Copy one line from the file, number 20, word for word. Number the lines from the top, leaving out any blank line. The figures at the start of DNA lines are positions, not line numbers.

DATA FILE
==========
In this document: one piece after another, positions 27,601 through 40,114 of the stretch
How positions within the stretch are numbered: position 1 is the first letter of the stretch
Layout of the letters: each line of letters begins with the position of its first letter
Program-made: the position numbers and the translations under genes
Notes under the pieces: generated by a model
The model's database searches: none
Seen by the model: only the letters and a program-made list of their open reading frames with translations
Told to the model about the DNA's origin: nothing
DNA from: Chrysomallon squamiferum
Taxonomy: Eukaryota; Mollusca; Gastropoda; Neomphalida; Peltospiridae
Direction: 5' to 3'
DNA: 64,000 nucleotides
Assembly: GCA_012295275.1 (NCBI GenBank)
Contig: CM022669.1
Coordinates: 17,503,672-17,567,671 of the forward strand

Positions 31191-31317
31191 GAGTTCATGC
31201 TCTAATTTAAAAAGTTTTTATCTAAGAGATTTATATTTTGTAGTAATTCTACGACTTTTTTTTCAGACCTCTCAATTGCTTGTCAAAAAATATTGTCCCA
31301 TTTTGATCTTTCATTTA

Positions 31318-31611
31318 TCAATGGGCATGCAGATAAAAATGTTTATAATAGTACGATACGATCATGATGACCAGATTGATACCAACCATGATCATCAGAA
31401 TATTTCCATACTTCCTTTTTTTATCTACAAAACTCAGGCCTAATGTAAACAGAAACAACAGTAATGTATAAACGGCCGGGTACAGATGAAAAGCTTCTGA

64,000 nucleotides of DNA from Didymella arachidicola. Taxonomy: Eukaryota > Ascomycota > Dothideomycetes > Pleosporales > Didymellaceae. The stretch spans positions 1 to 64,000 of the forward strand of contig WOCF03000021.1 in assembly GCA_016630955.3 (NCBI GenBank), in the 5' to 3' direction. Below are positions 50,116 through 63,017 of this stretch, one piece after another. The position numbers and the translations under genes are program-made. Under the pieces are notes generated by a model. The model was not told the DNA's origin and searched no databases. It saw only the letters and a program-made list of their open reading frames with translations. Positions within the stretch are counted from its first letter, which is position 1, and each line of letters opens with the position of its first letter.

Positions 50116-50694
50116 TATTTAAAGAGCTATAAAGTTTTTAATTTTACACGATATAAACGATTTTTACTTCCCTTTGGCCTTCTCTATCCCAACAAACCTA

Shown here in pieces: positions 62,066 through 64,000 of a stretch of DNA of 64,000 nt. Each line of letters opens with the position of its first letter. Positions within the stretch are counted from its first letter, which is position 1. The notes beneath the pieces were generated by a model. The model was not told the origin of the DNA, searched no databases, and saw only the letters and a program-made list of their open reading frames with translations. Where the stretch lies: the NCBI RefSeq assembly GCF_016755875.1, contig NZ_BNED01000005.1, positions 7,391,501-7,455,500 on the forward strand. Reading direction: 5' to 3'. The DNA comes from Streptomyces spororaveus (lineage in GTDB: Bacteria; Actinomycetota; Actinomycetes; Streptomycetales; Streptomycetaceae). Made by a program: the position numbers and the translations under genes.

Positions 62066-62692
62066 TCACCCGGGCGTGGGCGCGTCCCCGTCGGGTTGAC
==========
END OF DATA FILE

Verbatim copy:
Positions 31318-31611